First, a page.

The Bill Williams River and Havasu National Wildlife Refuges are feeling the effects of the partial federal government shutdown.
The Bill Williams River refuge is located on State Route 95 just south of the Bill Williams River and the La Paz/Mohave County line. The visitors’ center is closed, and the place looks very empty. The refuge is open for activities that do include a refuge employee, but a notice on the refuge’s website warns people using the refuge do so at their own rick.
According to the U.S. Department of the Interior’s website, approximately one in every six employees of the U.S. Fish & Wildlife Service is still on the job during the shutdown.
When the News-Herald placed a phone call to Timothy Allen, Administrative Officer, there was a recorded message that Allen was not authorized to work during the shutdown and that he would respond to messages after the shutdown was over.
This message was posted on the refuge’s website: “Due to the lapse in federal appropriations, this website will not be updated until further notice. Where public access to refuge lands does not require the presence of a federal employee or contractor, activities on refuge lands will be allowed to continue on the same terms as before the appropriations lapse. Any entry onto Refuge System property during this period of federal government shutdown is at the visitor’s sole risk.”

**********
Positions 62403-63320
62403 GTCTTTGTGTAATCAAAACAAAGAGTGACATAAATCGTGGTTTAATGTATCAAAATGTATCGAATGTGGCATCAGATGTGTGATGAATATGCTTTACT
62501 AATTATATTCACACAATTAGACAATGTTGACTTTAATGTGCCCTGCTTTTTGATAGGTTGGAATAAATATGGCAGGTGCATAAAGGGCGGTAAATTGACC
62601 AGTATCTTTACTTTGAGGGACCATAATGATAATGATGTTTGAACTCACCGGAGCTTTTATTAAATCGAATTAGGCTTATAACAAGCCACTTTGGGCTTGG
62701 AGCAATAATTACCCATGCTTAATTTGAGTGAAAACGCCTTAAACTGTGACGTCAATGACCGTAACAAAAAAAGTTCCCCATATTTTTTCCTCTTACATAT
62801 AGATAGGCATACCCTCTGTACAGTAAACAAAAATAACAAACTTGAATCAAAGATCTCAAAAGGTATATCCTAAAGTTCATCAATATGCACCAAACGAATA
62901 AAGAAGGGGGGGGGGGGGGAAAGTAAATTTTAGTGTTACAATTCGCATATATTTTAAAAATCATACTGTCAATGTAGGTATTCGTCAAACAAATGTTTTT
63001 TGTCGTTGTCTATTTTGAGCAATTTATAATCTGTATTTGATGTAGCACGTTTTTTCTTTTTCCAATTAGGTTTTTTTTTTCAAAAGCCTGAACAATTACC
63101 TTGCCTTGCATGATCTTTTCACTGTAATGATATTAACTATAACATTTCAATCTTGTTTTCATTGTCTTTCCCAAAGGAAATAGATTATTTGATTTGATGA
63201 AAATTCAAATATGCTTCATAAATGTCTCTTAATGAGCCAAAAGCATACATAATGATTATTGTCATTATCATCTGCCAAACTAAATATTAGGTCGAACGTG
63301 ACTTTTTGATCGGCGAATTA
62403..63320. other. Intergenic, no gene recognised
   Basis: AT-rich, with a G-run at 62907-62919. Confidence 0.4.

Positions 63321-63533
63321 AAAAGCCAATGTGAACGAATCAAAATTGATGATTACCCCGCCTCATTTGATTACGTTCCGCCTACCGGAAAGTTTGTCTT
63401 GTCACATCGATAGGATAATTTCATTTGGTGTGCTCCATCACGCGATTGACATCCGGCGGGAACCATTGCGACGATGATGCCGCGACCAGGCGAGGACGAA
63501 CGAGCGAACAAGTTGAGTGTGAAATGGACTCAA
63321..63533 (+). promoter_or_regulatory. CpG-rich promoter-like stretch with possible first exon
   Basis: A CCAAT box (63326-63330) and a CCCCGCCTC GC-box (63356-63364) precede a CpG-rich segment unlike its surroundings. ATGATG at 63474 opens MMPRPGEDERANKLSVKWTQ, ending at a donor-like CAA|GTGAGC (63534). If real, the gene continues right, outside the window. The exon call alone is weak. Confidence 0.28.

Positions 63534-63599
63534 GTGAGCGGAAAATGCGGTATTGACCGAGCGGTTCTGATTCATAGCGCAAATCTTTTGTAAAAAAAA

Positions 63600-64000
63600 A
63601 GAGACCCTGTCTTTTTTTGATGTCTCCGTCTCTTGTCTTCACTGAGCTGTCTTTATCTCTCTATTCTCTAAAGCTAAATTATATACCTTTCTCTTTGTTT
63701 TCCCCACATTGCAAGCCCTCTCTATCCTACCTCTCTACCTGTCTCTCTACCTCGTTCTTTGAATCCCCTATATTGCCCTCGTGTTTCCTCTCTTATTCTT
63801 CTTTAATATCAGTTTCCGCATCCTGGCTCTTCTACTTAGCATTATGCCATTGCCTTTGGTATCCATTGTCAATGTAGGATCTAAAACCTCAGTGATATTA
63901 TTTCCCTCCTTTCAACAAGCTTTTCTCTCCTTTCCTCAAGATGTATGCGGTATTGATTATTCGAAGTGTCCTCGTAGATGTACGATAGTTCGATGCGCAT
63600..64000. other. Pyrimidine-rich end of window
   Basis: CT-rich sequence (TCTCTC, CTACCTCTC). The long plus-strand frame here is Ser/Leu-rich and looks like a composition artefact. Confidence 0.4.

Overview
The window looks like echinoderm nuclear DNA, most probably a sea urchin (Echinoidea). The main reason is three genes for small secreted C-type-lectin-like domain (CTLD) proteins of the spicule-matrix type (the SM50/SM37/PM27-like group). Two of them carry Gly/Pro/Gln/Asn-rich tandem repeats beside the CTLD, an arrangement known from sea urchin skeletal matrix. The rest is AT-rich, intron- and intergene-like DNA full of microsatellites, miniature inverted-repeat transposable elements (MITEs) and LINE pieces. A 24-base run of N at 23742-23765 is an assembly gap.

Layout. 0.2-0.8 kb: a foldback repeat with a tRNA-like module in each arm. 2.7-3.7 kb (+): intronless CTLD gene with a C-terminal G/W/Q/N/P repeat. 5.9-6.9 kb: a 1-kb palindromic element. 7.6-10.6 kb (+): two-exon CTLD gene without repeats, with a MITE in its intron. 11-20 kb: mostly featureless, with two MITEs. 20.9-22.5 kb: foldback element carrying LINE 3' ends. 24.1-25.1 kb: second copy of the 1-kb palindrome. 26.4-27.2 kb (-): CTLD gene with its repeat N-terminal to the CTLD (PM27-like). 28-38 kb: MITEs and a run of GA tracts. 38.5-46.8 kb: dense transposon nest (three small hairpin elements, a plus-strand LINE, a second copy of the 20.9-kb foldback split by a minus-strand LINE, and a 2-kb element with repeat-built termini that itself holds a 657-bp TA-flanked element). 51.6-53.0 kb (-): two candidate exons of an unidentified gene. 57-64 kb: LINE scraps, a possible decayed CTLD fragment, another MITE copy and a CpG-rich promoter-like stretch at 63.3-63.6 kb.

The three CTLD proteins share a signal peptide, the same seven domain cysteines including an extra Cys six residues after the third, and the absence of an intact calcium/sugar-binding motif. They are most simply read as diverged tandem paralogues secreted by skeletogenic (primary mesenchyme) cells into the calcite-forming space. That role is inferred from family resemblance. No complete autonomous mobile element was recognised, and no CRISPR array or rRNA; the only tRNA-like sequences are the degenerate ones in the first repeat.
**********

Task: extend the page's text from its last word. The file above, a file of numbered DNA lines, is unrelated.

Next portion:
Dee Dee DeLorenzo, president of the Friends of the Bill Williams and Havasu National Wildlife Refuges, said in an e-mail that she hadn’t been to the refuge since Dec. 27. At that time, there were no paid staff members at the refuge headquarters. The public had access to all the areas they normally had access to, including the fishing peninsula at the refuge headquarters and Planet Ranch Road.
According to the U.S. Department of the Interior’s website, the only people still working for the U.S. Fish & Wildlife Service are those working in law enforcement, animal caretakers, and those involved in maintaining essential infrastructure. Those whose positions are covered by non-lapsing appropriations, carry-over funds, or contractual obligations that have already been paid for are also still working.
Of the total of 8,539 positions in the Fish & Wildlife Service, 1,331 are still on the job during the shutdown.
DeLorenzo said the Friends of the Bill Williams and Havasu National Wildlife Refuges was able to do the annual Audubon Christmas Bird Count in late December, but they had to use their own kayaks as there were no refuge employees to operate the refuge’s boats. Results of the bird count have not been available because of the shutdown.
DeLorenzo said U.S. Fish & Wildlife Service law enforcement officers still keep an eye on things at the refuges, and there are refuge volunteers who are keeping an eye on the headquarters and keeping the place clean.